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Some of White’s observations on rape, feminism and promiscuity continue to shock, but the writer refuses to sentimentalize...

A memoir that engages on a number of levels, as a pivotal literary figure recounts his productive Parisian years.

When White (Jack Holmes and His Friend, 2012, etc.) began his 16-year Parisian residence in 1983, he was flush from the success of both his breakthrough novel, A Boy’s Own Story (1982), and a Guggenheim fellowship, and he was well on his way to establishing himself as the pre-eminent gay American writer of the era. “A Boy’s Own Story was presented to the world as a novel rather than as a memoir, but not out of a sense of discretion or modesty,” he writes. “It was just that back then only people who were already famous wrote their memoirs.” He continued to publish autobiographical novels but extended his literary reach to encompass biography and memoir (this is his third). The anecdotes and observations of the writer as social butterfly sustain plenty of interest, whether he’s overhearing Tina Turner tell Julian Barnes how much she loves his novels or describing being in the “historic, if tedious, company” of heiress and art patron Peggy Guggenheim. Some revelations are considerably more shocking, such as the story about the French actor and American writer who had sex “in an oven at Dachau while they were both tripping.” However, the broader cultural context elevates the memoir above gossip, as he writes of the onslaught of AIDS, then considered an American curiosity from which one could find refuge in Europe, and of the different attitudes and temperaments of the French, British and Americans. He ruminates on growing older and corpulent in a culture that prizes fitness and youth and of losing so many lovers and others to the scourge of AIDS. He also writes of his development as a literary stylist, one who “became simpler and more direct because of living in two languages.”

Some of White’s observations on rape, feminism and promiscuity continue to shock, but the writer refuses to sentimentalize or pull punches, even (or especially) when the subject is himself.

Pub Date: Feb. 11, 2014

ISBN: 978-1-60819-582-4

Page Count: 272

Publisher: Bloomsbury

Review Posted Online: Dec. 7, 2013

Kirkus Reviews Issue: Dec. 15, 2013

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The author's youthfulness helps to assure the inevitable comparison with the Anne Frank diary although over and above the...

Elie Wiesel spent his early years in a small Transylvanian town as one of four children.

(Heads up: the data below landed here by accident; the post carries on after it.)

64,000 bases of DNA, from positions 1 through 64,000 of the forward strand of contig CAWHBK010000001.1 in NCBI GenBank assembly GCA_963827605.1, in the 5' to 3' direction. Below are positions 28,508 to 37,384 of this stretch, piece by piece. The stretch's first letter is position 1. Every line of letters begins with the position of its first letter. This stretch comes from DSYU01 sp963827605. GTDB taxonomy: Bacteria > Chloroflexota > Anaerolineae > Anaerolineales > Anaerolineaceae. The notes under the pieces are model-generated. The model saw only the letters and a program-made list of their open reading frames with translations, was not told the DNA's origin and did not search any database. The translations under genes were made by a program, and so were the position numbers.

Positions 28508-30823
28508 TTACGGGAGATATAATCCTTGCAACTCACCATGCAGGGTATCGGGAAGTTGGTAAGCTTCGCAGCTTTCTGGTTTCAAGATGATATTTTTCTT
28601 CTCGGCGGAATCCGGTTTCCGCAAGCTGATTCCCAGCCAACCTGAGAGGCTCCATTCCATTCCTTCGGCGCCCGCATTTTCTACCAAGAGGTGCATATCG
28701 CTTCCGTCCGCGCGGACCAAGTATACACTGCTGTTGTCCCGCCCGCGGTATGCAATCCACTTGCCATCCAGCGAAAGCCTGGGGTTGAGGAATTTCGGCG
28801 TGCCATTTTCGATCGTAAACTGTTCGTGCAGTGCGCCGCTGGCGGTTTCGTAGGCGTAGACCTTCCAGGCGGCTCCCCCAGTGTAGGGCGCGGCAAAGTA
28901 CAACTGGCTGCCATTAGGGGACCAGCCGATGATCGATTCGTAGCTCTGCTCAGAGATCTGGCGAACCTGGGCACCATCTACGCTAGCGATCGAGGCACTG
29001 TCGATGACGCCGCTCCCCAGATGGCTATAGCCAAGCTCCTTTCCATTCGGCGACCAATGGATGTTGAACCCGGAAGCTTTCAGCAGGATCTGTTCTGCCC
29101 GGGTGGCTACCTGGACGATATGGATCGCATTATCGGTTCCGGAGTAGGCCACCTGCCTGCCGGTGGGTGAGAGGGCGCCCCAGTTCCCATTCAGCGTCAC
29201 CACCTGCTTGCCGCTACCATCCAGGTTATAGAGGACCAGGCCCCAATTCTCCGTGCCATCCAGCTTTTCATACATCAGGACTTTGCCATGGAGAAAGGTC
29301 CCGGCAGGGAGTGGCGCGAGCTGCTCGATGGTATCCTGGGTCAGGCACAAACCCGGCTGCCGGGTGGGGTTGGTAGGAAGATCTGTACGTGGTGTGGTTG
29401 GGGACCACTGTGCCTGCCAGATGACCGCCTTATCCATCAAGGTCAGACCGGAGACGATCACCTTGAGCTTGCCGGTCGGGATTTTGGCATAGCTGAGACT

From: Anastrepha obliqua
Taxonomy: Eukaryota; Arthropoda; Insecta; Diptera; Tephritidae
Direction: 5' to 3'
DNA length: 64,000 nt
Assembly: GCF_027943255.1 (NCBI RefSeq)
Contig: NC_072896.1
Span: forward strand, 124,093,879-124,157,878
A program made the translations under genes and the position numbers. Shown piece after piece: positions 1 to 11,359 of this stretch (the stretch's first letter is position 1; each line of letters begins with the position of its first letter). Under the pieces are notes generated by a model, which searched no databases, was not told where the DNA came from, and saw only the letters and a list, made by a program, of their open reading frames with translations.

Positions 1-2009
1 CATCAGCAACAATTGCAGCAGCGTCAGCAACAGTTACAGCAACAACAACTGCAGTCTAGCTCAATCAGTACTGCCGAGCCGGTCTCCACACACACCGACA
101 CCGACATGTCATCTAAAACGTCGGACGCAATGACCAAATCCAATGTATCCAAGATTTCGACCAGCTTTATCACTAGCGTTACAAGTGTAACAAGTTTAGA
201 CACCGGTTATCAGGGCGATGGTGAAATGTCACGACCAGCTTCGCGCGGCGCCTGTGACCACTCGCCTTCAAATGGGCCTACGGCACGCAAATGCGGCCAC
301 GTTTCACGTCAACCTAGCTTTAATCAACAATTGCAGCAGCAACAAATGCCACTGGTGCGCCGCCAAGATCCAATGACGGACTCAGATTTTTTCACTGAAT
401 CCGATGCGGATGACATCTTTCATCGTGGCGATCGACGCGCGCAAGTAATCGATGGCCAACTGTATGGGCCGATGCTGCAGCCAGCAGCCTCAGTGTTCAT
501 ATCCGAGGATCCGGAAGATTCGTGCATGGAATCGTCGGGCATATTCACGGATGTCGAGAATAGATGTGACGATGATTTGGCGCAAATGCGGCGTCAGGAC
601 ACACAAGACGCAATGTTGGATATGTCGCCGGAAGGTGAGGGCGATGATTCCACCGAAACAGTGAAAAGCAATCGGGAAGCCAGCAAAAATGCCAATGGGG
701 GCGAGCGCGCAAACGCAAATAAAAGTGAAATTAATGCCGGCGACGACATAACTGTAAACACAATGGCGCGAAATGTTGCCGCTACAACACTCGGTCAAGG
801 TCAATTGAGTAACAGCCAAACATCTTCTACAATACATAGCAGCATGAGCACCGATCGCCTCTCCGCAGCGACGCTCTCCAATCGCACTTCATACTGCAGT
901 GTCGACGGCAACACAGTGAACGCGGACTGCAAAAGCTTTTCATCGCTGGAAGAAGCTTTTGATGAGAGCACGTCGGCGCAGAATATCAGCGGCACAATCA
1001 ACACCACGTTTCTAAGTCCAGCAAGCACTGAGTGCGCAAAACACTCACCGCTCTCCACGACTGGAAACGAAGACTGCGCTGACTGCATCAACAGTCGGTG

He was the only one of the family to survive what Francois Maurois, in his introduction, calls the "human holocaust" of the persecution of the Jews, which began with the restrictions, the singularization of the yellow star, the enclosure within the ghetto, and went on to the mass deportations to the ovens of Auschwitz and Buchenwald. There are unforgettable and horrifying scenes here in this spare and sombre memoir of this experience of the hanging of a child, of his first farewell with his father who leaves him an inheritance of a knife and a spoon, and of his last goodbye at Buchenwald his father's corpse is already cold let alone the long months of survival under unconscionable conditions. 

The author's youthfulness helps to assure the inevitable comparison with the Anne Frank diary although over and above the sphere of suffering shared, and in this case extended to the death march itself, there is no spiritual or emotional legacy here to offset any reader reluctance.

Pub Date: Jan. 16, 2006

ISBN: 0374500010

Page Count: 120

Publisher: Hill & Wang

Review Posted Online: Oct. 7, 2011

Kirkus Reviews Issue: Jan. 15, 2006

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Well-told and admonitory.

Young-rags-to-mature-riches memoir by broker and motivational speaker Gardner.

Born and raised in the Milwaukee ghetto, the author pulled himself up from considerable disadvantage. He was fatherless, and his adored mother wasn’t always around; once, as a child, he spied her at a family funeral accompanied by a prison guard. When beautiful, evanescent Moms was there, Chris also had to deal with Freddie “I ain’t your goddamn daddy!” Triplett, one of the meanest stepfathers in recent literature. Chris did “the dozens” with the homies, boosted a bit and in the course of youthful adventure was raped. His heroes were Miles Davis, James Brown and Muhammad Ali. Meanwhile, at the behest of Moms, he developed a fondness for reading. He joined the Navy and became a medic (preparing badass Marines for proctology), and a proficient lab technician. Moving up in San Francisco, married and then divorced, he sold medical supplies. He was recruited as a trainee at Dean Witter just around the time he became a homeless single father. All his belongings in a shopping cart, Gardner sometimes slept with his young son at the office (apparently undiscovered by the night cleaning crew). The two also frequently bedded down in a public restroom. After Gardner’s talents were finally appreciated by the firm of Bear Stearns, his American Dream became real. He got the cool duds, hot car and fine ladies so coveted from afar back in the day. He even had a meeting with Nelson Mandela. Through it all, he remained a prideful parent. His own no-daddy blues are gone now.

Well-told and admonitory.

Pub Date: June 1, 2006

ISBN: 0-06-074486-3

Page Count: 320

Publisher: Amistad/HarperCollins

Review Posted Online: May 19, 2010

Kirkus Reviews Issue: March 15, 2006

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